Whether or not an egg a day is good for you is up to you and your doctor to decide. For me, I’m continuing my breakfast egg routine.   Regardless of what you eat in the morning, make sure you do eat to break the fast and fuel your brain and body. That’s essential for living well and aging dynamically.

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11 comments on “Your Brain On Eggs

  1. You won’t get any argument from me when it comes to eggs! You’re right: all the anti-egg hoopla DID turn out to be wrong. My husband & I have eggs 3-4 times a week for breakfast and love it. Eggs are good for the heart and for the brain – they keep us “juiced up” in a good way, with the healthy fats we especially need as we age.

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  2. Thanks, Kathy! I like the title of your post! I have been trying to increase my protein and an egg at breakfast helps! Eggs are so versatile- delicious fried, scrambled, poached, hardboiled!

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  3. Pingback: Your Brain On Eggs – impossiblejourneyblog

  4. There is so much more information available now to us so that we can make our own decisions on what is good and not so good for us. We don’t have to blindly follow policy based on politics. Eggs are wonderful, inexpensive packets of nutrition. We have a dozen chickens that keep us in eggs most of the year. You may want to look into the research being done that is debunking the low-fat myth. Our brains need fat to function and may even protect against dementia. I always enjoy your posts.

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  5. I love this post Kathy! I had given up eggs for the same reason and had the same results. I was weak and bloated from the whole grains I was using as substitutes for eggs. Sometimes I think we need to trust our bodies and eat the foods that make us feel energized and happy. Your blog is really helping me navigate my retirement. I am one of those unhappy retirees . Your blog is helping me find my way back to happy. Thank you!

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  6. I really like how you linked eating not only to weight & health (which is what I always think about) but to mental acuity! Very interesting. I think I’ve got a new book on my to-be-read list. Oh, and I love eggs. Unfortunately, I like them in things like cheese omelets and egg salad….on well, so much for that low-fat. I’ve noticed eggs popping up in many dishes as we eat out as well – had a wonderful shrimp and grits last week with a poached egg on top. So yummy. Again, not so much low-fat! This is my brain on food!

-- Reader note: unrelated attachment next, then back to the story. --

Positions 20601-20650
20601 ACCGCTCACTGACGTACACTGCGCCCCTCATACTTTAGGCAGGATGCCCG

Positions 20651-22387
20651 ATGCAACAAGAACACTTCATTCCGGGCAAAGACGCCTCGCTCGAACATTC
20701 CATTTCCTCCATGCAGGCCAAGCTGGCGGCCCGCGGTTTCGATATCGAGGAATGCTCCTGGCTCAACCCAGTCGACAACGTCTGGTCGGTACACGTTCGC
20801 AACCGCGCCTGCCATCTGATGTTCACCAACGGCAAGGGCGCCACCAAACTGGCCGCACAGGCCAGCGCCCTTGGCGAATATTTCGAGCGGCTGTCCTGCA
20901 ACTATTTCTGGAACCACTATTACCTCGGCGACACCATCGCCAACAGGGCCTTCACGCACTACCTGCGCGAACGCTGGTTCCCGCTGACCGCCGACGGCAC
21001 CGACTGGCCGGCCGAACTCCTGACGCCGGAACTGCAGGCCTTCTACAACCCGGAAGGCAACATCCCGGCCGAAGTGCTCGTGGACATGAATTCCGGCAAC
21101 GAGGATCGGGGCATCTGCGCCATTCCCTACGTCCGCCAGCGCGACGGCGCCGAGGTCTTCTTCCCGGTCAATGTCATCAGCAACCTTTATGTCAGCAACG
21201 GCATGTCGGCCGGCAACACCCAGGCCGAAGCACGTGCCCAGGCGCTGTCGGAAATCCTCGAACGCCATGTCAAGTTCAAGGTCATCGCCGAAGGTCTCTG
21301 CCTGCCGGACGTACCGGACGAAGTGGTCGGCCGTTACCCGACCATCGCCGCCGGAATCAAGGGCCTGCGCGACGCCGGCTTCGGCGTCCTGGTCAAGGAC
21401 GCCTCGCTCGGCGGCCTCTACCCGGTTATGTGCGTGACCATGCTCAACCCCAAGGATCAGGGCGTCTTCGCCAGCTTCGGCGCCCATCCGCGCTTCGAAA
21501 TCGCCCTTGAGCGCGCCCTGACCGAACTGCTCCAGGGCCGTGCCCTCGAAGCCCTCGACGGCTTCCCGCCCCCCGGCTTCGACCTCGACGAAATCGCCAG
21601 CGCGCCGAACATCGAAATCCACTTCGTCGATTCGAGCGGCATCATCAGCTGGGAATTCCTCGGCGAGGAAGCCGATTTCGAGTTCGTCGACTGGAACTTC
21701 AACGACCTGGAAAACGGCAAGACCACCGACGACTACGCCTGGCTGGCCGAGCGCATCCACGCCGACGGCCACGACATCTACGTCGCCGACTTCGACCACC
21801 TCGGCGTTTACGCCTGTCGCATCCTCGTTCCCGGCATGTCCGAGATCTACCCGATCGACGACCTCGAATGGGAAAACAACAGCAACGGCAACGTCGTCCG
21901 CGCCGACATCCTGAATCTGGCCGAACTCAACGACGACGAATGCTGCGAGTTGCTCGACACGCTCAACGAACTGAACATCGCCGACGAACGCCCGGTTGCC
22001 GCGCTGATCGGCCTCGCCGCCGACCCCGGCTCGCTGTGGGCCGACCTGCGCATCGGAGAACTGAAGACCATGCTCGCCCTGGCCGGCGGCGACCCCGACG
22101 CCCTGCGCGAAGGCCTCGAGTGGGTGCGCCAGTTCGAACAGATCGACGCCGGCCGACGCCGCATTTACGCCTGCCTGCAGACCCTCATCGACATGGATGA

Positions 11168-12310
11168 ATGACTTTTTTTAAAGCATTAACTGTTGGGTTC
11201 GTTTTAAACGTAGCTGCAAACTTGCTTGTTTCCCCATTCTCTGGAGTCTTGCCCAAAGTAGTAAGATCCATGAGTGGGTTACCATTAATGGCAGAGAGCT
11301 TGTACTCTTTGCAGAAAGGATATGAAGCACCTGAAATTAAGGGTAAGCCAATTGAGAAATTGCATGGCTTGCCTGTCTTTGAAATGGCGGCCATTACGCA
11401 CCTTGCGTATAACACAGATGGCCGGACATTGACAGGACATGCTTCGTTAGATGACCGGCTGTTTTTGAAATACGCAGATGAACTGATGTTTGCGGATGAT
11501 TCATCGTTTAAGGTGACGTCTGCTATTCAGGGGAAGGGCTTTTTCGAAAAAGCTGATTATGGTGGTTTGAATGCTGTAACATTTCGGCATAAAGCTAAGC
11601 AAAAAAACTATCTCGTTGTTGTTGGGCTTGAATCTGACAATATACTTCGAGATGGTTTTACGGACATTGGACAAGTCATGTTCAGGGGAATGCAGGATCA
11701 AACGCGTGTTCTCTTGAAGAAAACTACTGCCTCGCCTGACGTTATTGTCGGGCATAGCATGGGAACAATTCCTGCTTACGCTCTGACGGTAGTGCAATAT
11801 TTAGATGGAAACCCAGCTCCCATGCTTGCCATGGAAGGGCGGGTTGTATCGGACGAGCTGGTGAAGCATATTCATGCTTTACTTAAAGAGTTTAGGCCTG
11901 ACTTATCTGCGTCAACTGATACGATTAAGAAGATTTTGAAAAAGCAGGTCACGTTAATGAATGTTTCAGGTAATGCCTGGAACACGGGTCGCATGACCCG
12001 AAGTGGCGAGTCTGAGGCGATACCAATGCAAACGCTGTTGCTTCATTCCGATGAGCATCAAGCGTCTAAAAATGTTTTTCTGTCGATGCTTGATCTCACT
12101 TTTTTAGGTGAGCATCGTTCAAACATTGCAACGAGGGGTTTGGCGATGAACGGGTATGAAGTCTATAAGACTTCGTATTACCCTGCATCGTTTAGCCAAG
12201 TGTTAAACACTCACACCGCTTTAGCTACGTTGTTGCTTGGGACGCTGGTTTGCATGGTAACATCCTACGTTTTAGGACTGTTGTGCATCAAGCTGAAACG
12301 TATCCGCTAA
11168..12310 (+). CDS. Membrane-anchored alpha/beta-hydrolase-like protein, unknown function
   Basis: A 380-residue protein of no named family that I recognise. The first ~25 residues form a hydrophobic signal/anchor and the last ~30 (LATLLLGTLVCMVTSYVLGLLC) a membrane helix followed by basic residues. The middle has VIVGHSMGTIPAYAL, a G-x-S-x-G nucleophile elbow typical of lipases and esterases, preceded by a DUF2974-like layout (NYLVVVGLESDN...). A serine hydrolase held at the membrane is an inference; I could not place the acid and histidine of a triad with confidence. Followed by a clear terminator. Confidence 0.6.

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  7. Retirement can be fattening – easy, all day access to food helped me gain 10 lbs in the first two years. Eggs are a good appetite suppressant.

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  8. I agree with you about the body and our brain needing the protein and I find that when I do have an egg for breakfast, I stay fuller longer and generally eat less the rest of the day. I always love to read your posts.

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  9. I’m an egg-lover (especially since I live in a rural area where farm-fresh local eggs are readily available), and I was very happy when the scientists figured out that our bodies make cholesterol from saturated fats in our diets, not from dietary cholesterol and the egg got rehabilitated. I don’t eat an egg every day, but I typically eat 3 or 4 each week.

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  10. Great information! I too have vacillated about eating eggs. It was a relief to know (finally) that eggs were not going to affect my cholesterol level.